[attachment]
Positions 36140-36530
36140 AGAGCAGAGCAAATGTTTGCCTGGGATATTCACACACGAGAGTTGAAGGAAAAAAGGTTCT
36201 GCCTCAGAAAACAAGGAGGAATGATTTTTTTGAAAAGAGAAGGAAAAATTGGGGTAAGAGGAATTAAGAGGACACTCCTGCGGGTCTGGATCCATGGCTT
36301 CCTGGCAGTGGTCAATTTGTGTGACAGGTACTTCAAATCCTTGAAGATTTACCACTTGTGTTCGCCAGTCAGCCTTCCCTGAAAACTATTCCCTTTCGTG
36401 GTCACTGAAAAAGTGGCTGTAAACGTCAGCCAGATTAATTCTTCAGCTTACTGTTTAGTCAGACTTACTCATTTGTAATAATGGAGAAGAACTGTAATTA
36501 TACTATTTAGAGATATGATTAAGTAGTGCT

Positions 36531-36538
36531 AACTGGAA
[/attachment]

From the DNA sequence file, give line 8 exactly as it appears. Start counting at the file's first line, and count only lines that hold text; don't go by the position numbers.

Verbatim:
36531 AACTGGAA